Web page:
The average age in Germany has fallen for the first time in two decades, according to a new statistical study. The drop in the average age was driven largely by an influx of young migrants from crisis regions.
The average age of residents in Germany at the end of 2015 dropped to 44 years and three months, the German statistics office said on Tuesday.
That compared to an average age of 44 years and 4 months from the previous year.
"After 24 years of steady growth, the average population in Germany declined in 2015 for the first time since reunification," the statistics office said.
The decline was driven exclusively by non-German citizens, especially of people from Afghanistan, Eritrea, Iraq, Iran, Nigeria, Pakistan, Somalia und Syria.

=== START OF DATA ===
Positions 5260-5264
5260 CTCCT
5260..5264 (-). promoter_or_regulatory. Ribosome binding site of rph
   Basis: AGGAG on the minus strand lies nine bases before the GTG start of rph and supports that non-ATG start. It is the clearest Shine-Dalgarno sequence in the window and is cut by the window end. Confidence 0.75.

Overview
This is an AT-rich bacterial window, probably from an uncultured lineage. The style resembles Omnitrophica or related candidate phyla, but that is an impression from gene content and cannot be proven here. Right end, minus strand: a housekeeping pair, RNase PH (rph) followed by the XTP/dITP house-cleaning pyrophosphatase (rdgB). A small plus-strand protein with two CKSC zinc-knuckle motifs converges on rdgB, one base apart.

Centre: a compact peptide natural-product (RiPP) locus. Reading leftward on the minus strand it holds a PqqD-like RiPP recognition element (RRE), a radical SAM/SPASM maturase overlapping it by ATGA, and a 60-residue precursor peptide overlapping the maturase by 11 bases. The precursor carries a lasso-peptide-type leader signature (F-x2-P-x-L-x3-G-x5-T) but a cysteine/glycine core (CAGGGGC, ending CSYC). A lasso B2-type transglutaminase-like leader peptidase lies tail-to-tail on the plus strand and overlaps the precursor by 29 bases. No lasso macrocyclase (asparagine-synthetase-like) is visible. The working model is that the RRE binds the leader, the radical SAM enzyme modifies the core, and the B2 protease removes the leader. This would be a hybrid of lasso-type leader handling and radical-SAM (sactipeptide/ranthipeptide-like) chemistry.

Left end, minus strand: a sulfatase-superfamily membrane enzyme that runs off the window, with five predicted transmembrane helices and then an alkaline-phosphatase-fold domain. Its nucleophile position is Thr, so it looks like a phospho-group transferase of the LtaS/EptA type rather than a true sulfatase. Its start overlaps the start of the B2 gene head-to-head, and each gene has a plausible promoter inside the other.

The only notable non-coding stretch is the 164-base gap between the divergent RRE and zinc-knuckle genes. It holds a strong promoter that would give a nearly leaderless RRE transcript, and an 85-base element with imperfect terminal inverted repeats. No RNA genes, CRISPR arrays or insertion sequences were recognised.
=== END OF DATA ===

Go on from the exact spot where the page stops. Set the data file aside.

An influx of migrants in 2014 and 2015 reduced the average age of people from so-called crisis countries registered in Germany by 3 years and one month, to 26 years and five months.
"The large influx of young people from these countries to Germany in 2015 led to a drop in the average age of the foreign population as well as of the population as a whole," the statistics office said.
The average age of non-German citizens as a whole dropped by 1 year and four months, to 37 years and 5 months.
However, the average age of German citizens continued to increase, rising by two months to 45 years at the end of 2015 compared to the previous year.
The statistics office noted that the effect of immigration on the average age of people living in Germany could be underestimated due to difficulties registering all those seeking asylum in 2015.
Nearly a million refugees mostly from Syria, Iraq and Afghanistan arrived in Germany in 2015, around 30 percent of whom were minors.